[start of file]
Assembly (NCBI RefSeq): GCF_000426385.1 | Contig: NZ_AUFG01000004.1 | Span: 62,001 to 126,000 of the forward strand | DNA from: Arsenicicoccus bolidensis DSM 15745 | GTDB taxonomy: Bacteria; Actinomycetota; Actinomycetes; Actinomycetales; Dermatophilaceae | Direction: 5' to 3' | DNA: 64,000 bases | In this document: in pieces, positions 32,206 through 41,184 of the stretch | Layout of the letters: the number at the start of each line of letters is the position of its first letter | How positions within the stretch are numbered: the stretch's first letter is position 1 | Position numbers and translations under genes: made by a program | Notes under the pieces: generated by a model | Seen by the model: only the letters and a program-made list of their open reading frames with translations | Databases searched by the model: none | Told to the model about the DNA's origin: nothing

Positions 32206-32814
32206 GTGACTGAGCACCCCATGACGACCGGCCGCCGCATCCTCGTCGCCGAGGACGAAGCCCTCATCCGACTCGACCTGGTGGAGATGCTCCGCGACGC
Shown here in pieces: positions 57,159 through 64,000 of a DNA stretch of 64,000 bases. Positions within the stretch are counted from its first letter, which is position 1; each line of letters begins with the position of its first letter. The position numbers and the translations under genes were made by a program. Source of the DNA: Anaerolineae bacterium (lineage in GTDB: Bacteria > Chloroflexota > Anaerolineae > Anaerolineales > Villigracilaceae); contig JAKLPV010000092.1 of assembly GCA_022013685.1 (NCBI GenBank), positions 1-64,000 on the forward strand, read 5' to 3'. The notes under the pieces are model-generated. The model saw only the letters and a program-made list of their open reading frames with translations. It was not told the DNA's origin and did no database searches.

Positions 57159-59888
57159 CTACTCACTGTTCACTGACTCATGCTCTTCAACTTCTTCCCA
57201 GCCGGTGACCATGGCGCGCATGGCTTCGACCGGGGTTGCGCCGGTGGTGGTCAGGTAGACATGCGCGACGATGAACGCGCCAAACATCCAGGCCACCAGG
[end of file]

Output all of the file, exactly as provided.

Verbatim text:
Assembly (NCBI RefSeq): GCF_000426385.1 | Contig: NZ_AUFG01000004.1 | Span: 62,001 to 126,000 of the forward strand | DNA from: Arsenicicoccus bolidensis DSM 15745 | GTDB taxonomy: Bacteria; Actinomycetota; Actinomycetes; Actinomycetales; Dermatophilaceae | Direction: 5' to 3' | DNA: 64,000 bases | In this document: in pieces, positions 32,206 through 41,184 of the stretch | Layout of the letters: the number at the start of each line of letters is the position of its first letter | How positions within the stretch are numbered: the stretch's first letter is position 1 | Position numbers and translations under genes: made by a program | Notes under the pieces: generated by a model | Seen by the model: only the letters and a program-made list of their open reading frames with translations | Databases searched by the model: none | Told to the model about the DNA's origin: nothing

Positions 32206-32814
32206 GTGACTGAGCACCCCATGACGACCGGCCGCCGCATCCTCGTCGCCGAGGACGAAGCCCTCATCCGACTCGACCTGGTGGAGATGCTCCGCGACGC
Shown here in pieces: positions 57,159 through 64,000 of a DNA stretch of 64,000 bases. Positions within the stretch are counted from its first letter, which is position 1; each line of letters begins with the position of its first letter. The position numbers and the translations under genes were made by a program. Source of the DNA: Anaerolineae bacterium (lineage in GTDB: Bacteria > Chloroflexota > Anaerolineae > Anaerolineales > Villigracilaceae); contig JAKLPV010000092.1 of assembly GCA_022013685.1 (NCBI GenBank), positions 1-64,000 on the forward strand, read 5' to 3'. The notes under the pieces are model-generated. The model saw only the letters and a program-made list of their open reading frames with translations. It was not told the DNA's origin and did no database searches.

Positions 57159-59888
57159 CTACTCACTGTTCACTGACTCATGCTCTTCAACTTCTTCCCA
57201 GCCGGTGACCATGGCGCGCATGGCTTCGACCGGGGTTGCGCCGGTGGTGGTCAGGTAGACATGCGCGACGATGAACGCGCCAAACATCCAGGCCACCAGG